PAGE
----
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St Helier's WW1 Memorial

St Helier's WW1 Memorial

Descendants of St Helier parishioners who fell in the Great War will unveil St Helier’s new Memorial at 1pm in Parade Gardens on Friday 23rd November. Two wreaths will be laid at the ceremony, one for those listed on the monument and the other for those who died as a result of the 1918 ‘Spanish Flu’ pandemic.

The ceremony will take place at 1pm in Parade Gardens, attended by the Bailiff, the Lieutenant-Governor, members of the States of Jersey, the St Helier Roads Committee and the Municipality, and members of the public and the media are invited to attend.

The unveiling of the new Memorial was originally scheduled to take place on 9th November 2018 but was postponed due to forecast severe weather which would have made it impractical to go ahead as planned. The Memorial was, however, opened for viewing on Friday 9th November.

The idea of commissioning a memorial to the fallen of the First World War arose following a conversation between local historian, Ian Ronayne, and the Constable of St Helier, in the summer of 2013. After the First World War St Helier did not construct a memorial to its fallen, in contrast with other parishes.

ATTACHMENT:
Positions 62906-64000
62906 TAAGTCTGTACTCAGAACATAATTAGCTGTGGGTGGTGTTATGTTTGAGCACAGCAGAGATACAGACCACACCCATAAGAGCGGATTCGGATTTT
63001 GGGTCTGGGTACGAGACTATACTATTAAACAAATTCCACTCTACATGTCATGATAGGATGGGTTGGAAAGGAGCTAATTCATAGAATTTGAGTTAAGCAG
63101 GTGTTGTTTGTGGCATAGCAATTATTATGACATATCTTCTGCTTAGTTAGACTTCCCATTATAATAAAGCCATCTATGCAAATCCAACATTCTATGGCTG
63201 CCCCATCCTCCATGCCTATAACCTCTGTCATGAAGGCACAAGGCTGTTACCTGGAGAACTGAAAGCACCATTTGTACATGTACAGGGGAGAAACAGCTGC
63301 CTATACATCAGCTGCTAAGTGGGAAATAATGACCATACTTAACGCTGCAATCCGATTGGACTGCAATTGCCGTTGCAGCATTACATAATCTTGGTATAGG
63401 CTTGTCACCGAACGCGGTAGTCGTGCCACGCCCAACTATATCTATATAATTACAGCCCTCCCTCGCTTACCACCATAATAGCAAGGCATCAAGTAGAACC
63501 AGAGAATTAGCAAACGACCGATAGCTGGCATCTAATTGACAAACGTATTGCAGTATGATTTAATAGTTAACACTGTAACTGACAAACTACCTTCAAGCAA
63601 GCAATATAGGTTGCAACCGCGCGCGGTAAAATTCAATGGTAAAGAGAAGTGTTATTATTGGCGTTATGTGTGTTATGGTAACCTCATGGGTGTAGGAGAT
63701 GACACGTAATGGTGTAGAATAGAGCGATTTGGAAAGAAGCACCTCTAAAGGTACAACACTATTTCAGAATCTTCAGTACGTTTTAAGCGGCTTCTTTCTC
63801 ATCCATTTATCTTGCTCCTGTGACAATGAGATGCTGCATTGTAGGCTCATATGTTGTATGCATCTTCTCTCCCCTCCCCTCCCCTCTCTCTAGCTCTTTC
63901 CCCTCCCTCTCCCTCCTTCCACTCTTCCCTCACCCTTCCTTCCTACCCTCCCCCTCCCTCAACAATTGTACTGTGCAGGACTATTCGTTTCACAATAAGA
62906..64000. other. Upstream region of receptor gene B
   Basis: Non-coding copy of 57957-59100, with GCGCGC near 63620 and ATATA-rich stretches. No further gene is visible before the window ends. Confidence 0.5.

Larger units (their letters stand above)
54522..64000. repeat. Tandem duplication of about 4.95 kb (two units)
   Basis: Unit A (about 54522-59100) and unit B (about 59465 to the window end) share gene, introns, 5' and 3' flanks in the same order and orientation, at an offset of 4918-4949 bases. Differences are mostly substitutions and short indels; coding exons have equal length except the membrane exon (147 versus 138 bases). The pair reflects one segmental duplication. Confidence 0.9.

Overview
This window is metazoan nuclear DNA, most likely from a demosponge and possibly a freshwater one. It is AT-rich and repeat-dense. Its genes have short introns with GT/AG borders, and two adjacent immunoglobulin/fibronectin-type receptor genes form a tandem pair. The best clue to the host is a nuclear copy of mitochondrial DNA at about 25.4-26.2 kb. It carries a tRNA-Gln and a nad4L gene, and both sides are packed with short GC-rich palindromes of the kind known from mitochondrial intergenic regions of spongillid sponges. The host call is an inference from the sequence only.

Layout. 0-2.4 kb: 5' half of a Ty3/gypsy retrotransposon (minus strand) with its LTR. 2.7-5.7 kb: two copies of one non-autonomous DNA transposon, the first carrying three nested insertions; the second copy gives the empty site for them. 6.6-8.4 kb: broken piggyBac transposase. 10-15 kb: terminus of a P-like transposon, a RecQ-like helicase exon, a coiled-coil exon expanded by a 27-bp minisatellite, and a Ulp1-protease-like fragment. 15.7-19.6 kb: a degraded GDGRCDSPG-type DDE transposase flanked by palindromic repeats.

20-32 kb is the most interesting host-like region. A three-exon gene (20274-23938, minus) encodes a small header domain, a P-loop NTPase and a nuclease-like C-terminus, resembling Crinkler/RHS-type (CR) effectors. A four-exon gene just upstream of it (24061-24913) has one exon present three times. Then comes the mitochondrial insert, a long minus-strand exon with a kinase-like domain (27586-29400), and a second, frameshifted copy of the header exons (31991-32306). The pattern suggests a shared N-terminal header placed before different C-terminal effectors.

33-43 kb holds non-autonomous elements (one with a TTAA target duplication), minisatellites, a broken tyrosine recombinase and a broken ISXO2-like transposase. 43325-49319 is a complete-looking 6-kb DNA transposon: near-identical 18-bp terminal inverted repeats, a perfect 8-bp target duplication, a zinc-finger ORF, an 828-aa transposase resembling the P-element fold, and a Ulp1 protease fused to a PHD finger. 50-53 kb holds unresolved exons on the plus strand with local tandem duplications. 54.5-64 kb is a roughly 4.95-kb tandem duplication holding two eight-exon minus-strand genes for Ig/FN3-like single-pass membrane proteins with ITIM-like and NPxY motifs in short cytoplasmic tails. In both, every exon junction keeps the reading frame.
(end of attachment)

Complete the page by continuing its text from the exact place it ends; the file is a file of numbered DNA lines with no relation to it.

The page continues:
603 fallen parishioners were identified after an exhaustive survey of more than 1600 potential names, taken from the 1919 Jersey Roll of Honour and those added more recently by the CI Great War Study Group (‘CIGWSG’). Other records consulted included the Jersey censuses, St Helier’s baptism records, the Commonwealth War Graves Commission and the Evening Post newspaper.

The Parish criteria for selecting the names was that the Memorial should only include people clearly associated with St Helier, e.g., not already listed on a memorial in another parish, born in the Parish and/or living there for at least 5 years and/or connected with the Parish at the time of death; who served in the armed forces or merchant navies of Britain, France or other allied countries, and who died in military service or as a consequence of it between 4th August 1914 and 31st August 1921.

The winning entry by Siobhann Macleod was judged to fulfil the brief best: a strong contemporary design of two low monoliths, one in concrete and the other in Corten steel. The Memorial is lit at night, robust, easy to maintain and includes quotations from contemporary letters to and from soldiers as well as the names of the fallen.




For more information please contact Constable Crowcroft, at constable@posh.gov.je or 07797 717933.